Cite this article: Busche MA, Konnerth A.
2016 Impairments of neural circuit function
in Alzheimer’s disease. Phil. Trans. R. Soc. B
Accepted: 31 March 2016
One contribution of 15 to a Theo Murphy
meeting issue ‘Evolution brings Ca
ATP together to control life and death’.
Alzheimer’s disease, amyloid-b,in vivo
calcium imaging, mouse models
Authors for correspondence:
Marc Aurel Busche
Impairments of neural circuit function
in Alzheimer’s disease
Marc Aurel Busche1,2,3,4 and Arthur Konnerth1,3,4
Institute of Neuroscience, and
Department of Psychiatry and Psychotherapy, Technical University of Munich,
Munich Cluster for Systems Neurology (SyNergy), and
Center of Integrated Protein Science Munich (CIPSM),
An essential feature of Alzheimer’s disease (AD) is the accumulation of amy-
loid-b(Ab) peptides in the brain, many years to decades before the onset of
overt cognitive symptoms. We suggest that during this very extended early
phase of the disease, soluble Aboligomers and amyloid plaques alter the
function of local neuronal circuits and large-scale networks by disrupting
the balance of synaptic excitation and inhibition (E/Ibalance) in the brain.
The analysis of mouse models of AD revealed that an Ab-induced change
of the E/Ibalance caused hyperactivity in cortical and hippocampal neurons,
a breakdown of slow-wave oscillations, as well as network hypersynchrony.
Remarkably, hyperactivity of hippocampal neurons precedes amyloid
plaque formation, suggesting that hyperactivity is one of the earliest dys-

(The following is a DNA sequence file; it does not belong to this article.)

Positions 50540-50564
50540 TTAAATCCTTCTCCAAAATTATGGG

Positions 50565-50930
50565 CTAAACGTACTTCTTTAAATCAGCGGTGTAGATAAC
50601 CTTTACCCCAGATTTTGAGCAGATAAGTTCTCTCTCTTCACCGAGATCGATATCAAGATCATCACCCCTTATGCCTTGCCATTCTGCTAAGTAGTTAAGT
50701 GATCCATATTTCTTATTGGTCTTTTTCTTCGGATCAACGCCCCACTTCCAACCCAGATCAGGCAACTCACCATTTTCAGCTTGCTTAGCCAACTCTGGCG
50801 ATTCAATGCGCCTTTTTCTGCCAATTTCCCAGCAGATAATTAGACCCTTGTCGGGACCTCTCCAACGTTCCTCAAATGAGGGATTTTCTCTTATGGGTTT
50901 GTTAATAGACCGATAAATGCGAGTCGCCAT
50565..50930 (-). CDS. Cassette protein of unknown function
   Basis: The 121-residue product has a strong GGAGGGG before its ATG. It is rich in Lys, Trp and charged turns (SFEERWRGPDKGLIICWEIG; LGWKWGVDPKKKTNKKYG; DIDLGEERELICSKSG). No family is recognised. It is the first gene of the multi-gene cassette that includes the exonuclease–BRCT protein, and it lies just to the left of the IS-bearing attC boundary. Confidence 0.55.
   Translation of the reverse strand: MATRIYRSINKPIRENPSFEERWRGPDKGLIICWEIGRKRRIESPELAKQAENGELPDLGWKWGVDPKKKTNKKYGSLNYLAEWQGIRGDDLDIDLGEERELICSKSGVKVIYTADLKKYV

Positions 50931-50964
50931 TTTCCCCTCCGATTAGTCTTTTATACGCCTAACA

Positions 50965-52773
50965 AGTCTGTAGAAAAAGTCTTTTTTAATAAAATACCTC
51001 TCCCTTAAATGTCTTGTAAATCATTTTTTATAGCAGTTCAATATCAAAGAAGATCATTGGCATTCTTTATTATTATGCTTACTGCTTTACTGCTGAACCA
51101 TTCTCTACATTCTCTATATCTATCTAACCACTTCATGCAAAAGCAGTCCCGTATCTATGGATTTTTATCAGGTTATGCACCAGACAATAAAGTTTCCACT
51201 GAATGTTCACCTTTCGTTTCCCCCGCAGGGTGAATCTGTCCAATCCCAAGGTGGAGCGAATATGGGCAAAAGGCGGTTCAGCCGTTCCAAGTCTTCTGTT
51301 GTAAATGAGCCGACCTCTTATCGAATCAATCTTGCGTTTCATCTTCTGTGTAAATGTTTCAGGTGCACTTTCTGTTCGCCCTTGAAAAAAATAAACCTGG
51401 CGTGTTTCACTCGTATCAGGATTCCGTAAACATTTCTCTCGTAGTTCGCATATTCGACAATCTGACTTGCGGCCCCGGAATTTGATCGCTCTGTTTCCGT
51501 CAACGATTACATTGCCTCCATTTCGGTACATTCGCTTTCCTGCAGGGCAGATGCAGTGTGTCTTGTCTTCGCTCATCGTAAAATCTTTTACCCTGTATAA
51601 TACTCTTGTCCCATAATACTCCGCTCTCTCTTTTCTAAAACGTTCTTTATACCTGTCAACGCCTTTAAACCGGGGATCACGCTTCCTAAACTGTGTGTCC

functions in the pathophysiological cascade initiated by abnormal Ab
accumulation. Therapeutics that correct the E/Ibalance in early AD may pre-
vent neuronal dysfunction, widespread cell loss and cognitive impairments
associated with later stages of the disease.
This article is part of the themed issue ‘Evolution brings Ca
together to control life and death’.
Alzheimer’s disease (AD) is the most common cause of intellectual decline in
the elderly population worldwide . AD is characterized by slowly progres-
sive memory deficits, cognitive impairments and dementia. The diagnosis is
established by these clinical features combined with biomarker evidence for
amyloid-b(Ab) accumulation (as measured by cerebrospinal fluid (CSF) levels
or positron emission tomography (PET)-amyloid imaging) and/or neur-
onal degeneration (as measured by CSF levels of tau and phosphorylated tau as
well as fluorodeoxyglucose (FDG)-PET or structural magnetic resonance imaging
(MRI)) in the brain . Current treatments are unsatisfactory as they provide only
symptomatic relief and are effective in only a subset of affected individuals .
It is becoming increasingly clear that the pathogenic cascade that causes AD
begins decades before first clinical symptoms become evident [4,5]. For instance,
in people at risk of AD abnormal Abaccumulation and amyloid deposition, as
measured by CSF
and amyloid-PET, was detected 25 years before symptom
onset . There is growing evidence from functional MRI (fMRI) that this ‘precli-
nical’ stage of AD is associated with profound functional alterations of brain
networks that seem to be structurally largely intact. For example, hippocampal
hyperactivation and impaired deactivation of the default-mode network during
memory-encoding have been demonstrated in people at genetic risk for AD
[7–9], cognitively normal individuals with evidence for Abaccumulation
[10– 12] and people with early AD [13–15].
Major unresolved issues include the questions of why neuronal circuits
become dysfunctional in response to high Ablevels and how circuit abnormal-
ities can be repaired. As these problems cannot be studied easily in humans
with existing techniques, transgenic mouse models overproducing human
mutant Abare in many cases the method of choice for such investigations.
Indeed, recent experimental evidence obtained in mouse model studies suggest
&2016 The Author(s) Published by the Royal Society. All rights reserved.